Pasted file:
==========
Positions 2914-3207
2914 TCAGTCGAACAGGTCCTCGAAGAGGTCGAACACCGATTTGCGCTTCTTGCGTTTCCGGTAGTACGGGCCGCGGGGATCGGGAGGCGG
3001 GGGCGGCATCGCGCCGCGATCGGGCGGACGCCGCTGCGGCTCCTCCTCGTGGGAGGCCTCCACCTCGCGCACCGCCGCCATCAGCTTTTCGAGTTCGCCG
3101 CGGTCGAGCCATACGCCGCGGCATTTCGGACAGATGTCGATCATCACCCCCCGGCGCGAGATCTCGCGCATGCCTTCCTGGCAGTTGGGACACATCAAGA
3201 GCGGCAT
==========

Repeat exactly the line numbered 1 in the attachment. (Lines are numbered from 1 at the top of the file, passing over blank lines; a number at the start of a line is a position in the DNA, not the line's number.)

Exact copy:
Positions 2914-3207